Ypsilanti, Michigan 48197
I teach postcolonial and global literature. My teaching and research interests include:
My first book, Narrating Post/Communism: Colonial Discourse and Europe's Borderline Civilization, focused on (post)communist Eastern Europe as a proto-colonial space, showing how discourses supporting transitions to global capitalism and liberal democracy hinged on an Orientalist stigmatization of communist regimes and Eastern European cultures. I analyze literary texts by anti-communist dissidents and exiles who present themselves as both "Eastern" and "Western" to their audiences, both internalizing and criticizing this Orientalist discourse of inferiority. My new book, Uncommon Alliances: Cultural Narratives of Migration in the New Europe, builds on the earlier book by looking at the contemporary uses and meanings of the idea of Europe, especially in the post 9/11 context of the "war on terror" and growing fears of immigration in the European Union. Although the European Union portrays itself as a beacon of world peace, tolerance and welfare, I argue that it should be theorized through the lens of neocolonialism due to its continued material benefits from unequal power relations with former colonies, virtual pockets of internally colonized minorities and discriminatory criteria for accession. These reflect established colonial assumptions about civilization, rule of law and development. I look to narratives of migration – literature, film and performance art – that hold up a mirror to Europe's confrontation with that part of itself perceived as unclean, dysfunctional or in some other way "other" because it thwarts desired economic and democratic progress.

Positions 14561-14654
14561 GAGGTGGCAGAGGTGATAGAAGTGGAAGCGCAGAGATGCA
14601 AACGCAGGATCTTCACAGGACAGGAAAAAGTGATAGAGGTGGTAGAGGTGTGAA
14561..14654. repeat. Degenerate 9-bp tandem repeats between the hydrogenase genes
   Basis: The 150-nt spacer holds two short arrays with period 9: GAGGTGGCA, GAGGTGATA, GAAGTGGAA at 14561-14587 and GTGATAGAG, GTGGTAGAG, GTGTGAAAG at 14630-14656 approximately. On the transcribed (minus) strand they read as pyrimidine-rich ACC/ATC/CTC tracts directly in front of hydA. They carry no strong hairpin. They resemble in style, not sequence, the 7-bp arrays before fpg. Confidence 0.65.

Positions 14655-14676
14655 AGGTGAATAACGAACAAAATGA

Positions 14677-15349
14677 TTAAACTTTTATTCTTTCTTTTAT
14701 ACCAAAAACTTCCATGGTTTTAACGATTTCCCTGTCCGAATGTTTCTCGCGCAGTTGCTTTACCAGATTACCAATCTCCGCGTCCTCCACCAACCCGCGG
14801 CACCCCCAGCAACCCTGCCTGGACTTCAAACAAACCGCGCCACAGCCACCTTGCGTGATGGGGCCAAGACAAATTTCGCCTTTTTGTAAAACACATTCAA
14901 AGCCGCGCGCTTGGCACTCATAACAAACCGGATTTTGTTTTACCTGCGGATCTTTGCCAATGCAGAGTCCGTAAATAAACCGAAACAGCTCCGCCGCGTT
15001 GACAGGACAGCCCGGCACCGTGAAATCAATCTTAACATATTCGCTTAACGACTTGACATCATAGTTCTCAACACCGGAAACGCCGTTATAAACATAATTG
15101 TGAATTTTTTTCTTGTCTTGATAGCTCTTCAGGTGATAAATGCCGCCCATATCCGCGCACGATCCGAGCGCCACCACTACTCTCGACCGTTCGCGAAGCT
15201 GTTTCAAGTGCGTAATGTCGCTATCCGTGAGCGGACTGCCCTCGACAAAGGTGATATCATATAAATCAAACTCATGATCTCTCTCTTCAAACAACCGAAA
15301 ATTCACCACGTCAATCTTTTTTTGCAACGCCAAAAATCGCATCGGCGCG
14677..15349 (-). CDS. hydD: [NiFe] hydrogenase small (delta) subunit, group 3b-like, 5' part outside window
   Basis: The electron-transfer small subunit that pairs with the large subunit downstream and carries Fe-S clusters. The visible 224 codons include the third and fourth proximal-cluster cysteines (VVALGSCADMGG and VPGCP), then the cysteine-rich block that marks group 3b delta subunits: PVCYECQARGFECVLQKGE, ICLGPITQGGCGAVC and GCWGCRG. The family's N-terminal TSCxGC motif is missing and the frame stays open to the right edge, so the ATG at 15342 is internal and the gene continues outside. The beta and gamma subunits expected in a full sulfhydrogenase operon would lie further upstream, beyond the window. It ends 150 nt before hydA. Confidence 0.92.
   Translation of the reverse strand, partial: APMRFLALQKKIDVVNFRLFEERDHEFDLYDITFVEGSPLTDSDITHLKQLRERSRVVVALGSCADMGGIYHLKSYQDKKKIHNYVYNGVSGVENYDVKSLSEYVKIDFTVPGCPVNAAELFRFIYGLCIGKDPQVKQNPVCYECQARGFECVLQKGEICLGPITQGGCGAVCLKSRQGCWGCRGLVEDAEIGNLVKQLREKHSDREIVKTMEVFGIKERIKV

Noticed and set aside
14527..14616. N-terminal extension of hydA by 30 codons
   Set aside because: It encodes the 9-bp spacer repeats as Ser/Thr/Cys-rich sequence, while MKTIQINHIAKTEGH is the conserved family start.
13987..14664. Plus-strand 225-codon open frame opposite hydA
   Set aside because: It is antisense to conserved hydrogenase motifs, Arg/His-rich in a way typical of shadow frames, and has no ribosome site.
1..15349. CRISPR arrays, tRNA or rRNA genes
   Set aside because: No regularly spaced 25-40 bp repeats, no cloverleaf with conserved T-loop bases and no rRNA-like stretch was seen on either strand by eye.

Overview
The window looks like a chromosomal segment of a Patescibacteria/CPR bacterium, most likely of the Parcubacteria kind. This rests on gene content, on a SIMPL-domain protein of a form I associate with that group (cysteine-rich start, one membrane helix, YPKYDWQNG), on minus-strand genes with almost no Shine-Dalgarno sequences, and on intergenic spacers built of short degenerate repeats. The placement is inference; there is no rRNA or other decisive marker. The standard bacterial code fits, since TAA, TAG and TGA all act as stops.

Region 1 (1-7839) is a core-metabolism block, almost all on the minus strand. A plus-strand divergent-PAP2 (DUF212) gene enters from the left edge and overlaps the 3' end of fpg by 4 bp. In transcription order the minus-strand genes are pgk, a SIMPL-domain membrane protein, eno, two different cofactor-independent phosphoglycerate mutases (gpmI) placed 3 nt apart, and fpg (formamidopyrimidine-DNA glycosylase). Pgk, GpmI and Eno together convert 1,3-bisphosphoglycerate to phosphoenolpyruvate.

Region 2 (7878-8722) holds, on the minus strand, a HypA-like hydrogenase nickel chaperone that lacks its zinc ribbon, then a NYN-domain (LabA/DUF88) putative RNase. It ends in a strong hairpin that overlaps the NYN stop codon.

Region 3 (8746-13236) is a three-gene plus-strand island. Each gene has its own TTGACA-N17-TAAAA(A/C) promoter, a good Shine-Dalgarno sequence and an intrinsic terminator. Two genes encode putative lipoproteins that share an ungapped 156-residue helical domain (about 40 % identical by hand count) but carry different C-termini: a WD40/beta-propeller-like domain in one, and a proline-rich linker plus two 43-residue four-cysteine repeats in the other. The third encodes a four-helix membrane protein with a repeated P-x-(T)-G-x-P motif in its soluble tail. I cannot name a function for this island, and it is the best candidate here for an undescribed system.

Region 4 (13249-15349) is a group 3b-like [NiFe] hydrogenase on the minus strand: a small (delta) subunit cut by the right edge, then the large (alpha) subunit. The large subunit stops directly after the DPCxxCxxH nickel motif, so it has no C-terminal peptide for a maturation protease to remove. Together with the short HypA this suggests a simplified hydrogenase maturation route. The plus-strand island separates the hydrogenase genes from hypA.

Editor, Journal of Narrative Theory